The Great Recession is over or so we are told. It sure doesn’t feel that way to the millions of Americans still searching for gainful employment. Similarly, there are countless numbers of creative and capable folks looking to find more meaningful work. It’s no wonder. The contraction of the US economy in 2008 was a single percentage point less than the 1929 meltdown of the markets. Combine that with the current cataclysm in Europe and you have a perfect storm for job seekers or what is left of them. So how do you find a decent job in this economy? You innovate.
The key is to look for a job the same way you would look for a unique opportunity to create something better or new – a business, a product or service or maybe even a career. Anyone who has ever worked in a professional service firm knows that relationships are everything. Clients seldom buy because of a wicked-cool advertisement. Or if they do it’s simply because the service is a price bound commodity. It’s likely that your doctor came recommended from a friend or family member. Service providers live by the referral. So a good reputation with key influencers is essential. A little momentum doesn’t hurt either. Just watch a successful dentist, wedding planner or plumber and take notes.
Find Your Sweet Spot
Benjamin Franklin was a jack of all trades: Author, printer, politician, postmaster, scientist, inventor, activist, statesman, and diplomat. He was good at everything but unfortunately you and I are not. We can’t have it all and we couldn’t handle it if we did. The truth is that we are merely competent at most things and even that may be optimistic. But there are two or three skills that we have mastered and may even be extraordinary at performing. The first trick is to be objective about it. Every American Idolcontestant who had an awful audition that perpetually plays on YouTube to millions of giggling spectators was encouraged by some well meaning sidekick – “I believe in you.” Chances are they were the only one. Real friends will tell you the truth. Seek them out to determine where you are “insanely great” as the late Steve Jobs put it. If you have more than a few special gifts you’re kidding yourself and need to go on a self-esteem diet. The second trick is to find where your talents meet the opportunities of the market. You may be world-class at Trivial Pursuit but unless you are going on the game show circuit chances are there is a low cost software application that can do it better, cheaper and faster than you. Use the Venn diagram approach. Put your unique skills in one circle and in the other circle list the skills that are needed by companies in your field to capture unique opportunities. Where do they overlap? That’s your sweet spot. Stick to it.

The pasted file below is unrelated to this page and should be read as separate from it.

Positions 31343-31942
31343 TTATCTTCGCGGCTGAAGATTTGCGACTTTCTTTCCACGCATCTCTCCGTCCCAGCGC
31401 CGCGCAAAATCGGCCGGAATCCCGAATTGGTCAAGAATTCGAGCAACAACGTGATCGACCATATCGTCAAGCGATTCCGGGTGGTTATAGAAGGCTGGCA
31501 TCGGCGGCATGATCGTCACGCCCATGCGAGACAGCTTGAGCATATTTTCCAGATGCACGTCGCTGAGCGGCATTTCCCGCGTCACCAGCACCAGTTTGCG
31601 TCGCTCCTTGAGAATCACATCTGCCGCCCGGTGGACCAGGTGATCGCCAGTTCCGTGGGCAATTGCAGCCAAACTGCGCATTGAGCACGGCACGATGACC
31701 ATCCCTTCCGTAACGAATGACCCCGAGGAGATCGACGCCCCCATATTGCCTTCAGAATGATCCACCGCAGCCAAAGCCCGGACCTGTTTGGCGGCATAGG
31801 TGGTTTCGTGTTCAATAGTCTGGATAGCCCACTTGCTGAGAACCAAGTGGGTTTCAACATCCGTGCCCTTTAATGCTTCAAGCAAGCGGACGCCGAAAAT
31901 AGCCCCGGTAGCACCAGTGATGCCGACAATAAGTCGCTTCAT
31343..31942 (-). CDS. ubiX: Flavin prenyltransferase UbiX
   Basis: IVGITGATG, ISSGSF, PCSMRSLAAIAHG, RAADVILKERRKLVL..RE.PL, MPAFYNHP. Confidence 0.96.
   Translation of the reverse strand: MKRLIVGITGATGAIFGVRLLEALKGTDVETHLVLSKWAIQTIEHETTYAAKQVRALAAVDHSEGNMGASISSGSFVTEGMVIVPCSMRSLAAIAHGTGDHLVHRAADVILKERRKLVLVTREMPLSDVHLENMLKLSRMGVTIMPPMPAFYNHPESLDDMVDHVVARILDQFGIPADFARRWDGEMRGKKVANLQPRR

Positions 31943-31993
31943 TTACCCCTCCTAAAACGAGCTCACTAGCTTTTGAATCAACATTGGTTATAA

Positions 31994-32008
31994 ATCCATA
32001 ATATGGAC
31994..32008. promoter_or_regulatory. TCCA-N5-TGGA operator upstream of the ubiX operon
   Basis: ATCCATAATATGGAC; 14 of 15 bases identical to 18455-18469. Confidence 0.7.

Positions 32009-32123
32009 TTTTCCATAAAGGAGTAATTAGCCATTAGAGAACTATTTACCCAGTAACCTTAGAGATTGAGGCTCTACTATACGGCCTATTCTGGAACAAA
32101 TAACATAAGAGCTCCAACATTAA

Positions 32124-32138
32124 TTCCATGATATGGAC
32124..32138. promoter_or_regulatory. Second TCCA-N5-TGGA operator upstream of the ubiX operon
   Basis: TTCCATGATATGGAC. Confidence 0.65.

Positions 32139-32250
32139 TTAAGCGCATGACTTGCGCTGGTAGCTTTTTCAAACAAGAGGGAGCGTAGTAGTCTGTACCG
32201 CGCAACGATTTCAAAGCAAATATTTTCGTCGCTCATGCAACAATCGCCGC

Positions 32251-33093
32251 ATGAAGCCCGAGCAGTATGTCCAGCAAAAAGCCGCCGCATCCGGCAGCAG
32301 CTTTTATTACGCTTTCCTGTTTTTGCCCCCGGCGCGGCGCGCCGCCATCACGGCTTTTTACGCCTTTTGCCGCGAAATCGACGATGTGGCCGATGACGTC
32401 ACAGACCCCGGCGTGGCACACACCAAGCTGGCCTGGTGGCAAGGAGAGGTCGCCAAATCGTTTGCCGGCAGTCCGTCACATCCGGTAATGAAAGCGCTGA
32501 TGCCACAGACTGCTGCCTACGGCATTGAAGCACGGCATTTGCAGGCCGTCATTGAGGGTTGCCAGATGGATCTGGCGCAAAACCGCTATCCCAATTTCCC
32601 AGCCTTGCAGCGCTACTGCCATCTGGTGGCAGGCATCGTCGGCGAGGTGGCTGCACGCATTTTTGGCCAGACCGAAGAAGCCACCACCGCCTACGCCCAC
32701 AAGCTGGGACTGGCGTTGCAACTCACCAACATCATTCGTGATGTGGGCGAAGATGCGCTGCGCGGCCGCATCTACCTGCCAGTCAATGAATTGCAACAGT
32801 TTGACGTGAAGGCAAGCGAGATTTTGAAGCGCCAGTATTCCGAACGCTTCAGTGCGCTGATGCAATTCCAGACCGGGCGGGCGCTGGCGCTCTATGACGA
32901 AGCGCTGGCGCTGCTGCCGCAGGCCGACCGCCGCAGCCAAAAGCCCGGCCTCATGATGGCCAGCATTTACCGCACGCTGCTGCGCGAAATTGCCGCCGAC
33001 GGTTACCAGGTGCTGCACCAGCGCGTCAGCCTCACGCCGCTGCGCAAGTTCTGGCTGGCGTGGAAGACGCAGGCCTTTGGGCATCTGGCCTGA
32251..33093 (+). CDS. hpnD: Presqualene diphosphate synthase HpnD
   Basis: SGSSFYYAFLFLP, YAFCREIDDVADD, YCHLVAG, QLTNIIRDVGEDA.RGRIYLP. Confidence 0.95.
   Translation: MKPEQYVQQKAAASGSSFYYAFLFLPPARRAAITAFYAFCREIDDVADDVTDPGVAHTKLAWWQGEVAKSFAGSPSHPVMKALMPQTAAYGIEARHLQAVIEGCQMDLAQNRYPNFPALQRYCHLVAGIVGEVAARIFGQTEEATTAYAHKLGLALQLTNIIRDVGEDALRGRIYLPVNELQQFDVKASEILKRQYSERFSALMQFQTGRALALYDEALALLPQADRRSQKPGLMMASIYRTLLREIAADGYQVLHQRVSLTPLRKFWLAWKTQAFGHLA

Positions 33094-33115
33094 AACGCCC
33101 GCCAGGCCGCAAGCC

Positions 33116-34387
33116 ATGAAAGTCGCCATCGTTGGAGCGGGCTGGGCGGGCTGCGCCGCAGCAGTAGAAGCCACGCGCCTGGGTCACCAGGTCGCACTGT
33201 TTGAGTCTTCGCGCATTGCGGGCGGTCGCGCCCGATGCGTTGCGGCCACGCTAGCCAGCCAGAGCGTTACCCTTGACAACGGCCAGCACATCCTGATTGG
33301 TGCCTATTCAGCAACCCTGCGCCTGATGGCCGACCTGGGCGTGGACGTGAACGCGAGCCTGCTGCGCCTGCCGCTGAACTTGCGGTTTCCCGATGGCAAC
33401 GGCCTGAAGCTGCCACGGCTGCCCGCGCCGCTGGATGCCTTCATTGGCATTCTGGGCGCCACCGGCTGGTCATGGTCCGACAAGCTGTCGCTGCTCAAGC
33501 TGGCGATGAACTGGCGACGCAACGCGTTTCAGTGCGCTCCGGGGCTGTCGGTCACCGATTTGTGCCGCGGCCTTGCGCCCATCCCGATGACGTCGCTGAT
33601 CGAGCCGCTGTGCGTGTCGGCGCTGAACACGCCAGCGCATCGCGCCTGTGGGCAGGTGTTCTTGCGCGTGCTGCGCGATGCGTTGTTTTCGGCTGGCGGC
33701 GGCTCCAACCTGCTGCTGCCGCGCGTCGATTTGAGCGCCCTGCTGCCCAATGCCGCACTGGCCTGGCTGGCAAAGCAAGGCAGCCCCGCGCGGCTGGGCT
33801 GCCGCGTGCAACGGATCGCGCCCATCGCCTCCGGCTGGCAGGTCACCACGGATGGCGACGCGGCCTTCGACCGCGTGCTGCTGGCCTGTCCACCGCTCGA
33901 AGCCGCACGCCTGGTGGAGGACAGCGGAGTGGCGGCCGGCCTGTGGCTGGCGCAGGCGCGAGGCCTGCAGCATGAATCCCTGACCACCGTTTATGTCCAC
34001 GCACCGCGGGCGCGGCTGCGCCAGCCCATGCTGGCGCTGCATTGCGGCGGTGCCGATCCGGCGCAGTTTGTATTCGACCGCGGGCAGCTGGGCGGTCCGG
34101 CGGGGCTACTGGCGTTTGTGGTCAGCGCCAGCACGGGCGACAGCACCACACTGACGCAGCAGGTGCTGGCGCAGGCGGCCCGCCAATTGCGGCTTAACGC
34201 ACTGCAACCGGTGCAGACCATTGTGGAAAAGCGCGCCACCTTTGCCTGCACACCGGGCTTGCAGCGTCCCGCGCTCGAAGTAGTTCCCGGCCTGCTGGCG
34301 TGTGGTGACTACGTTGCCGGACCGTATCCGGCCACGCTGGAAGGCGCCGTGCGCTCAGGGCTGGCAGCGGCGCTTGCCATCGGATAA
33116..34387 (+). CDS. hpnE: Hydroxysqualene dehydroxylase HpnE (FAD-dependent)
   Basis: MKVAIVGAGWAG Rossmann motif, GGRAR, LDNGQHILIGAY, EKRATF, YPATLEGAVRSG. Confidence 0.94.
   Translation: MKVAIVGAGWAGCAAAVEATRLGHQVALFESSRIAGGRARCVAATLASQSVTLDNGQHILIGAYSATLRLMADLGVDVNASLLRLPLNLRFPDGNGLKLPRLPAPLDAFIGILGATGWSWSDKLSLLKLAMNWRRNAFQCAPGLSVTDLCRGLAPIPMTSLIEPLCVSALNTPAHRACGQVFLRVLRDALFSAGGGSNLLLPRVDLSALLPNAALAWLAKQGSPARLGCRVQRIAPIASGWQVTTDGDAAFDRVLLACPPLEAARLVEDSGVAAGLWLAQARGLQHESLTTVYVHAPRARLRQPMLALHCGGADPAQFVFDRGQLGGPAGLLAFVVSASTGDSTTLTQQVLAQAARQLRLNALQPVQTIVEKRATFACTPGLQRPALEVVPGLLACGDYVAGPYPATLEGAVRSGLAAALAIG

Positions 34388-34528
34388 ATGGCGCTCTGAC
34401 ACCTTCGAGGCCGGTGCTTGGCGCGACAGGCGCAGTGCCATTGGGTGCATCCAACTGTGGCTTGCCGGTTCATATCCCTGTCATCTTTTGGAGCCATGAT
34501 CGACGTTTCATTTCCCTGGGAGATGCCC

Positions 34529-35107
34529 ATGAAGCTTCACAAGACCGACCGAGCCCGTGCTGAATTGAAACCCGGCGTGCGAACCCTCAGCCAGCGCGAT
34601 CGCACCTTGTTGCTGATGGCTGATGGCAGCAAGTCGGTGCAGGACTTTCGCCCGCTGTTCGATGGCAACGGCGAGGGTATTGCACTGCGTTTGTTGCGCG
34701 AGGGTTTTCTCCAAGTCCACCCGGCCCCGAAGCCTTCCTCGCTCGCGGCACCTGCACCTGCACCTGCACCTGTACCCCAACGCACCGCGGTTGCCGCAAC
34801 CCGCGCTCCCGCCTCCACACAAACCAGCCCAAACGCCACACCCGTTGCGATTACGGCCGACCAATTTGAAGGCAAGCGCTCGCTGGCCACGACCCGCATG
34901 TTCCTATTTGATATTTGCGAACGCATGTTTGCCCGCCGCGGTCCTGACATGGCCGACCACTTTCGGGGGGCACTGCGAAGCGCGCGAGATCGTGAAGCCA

Follow the Leader
Innovation typically happens around individuals; not organizations. Like great chefs or winning left handed pitchers when these individuals move along they take their success with them. These innovators bring both opportunities to capture and challenges to overcome. That means jobs. So who do you know that is making innovation happen right now? If you don’t know anyone, ask your friends and acquaintances. Somewhere in the six degrees of separation you will get some leads. But there is a catch. These highly productive innovators have no interest in your job search or mentoring you. That’s a self-help fantasy. What they want is leverage, understudies who can do the work they can’t because they lack the time, capacity or range. They want you to fill in their gaps and get it done whatever it may be. Ask yourself what you can do for these highly practiced innovators. Adjoin yourself to their community, crew or cult.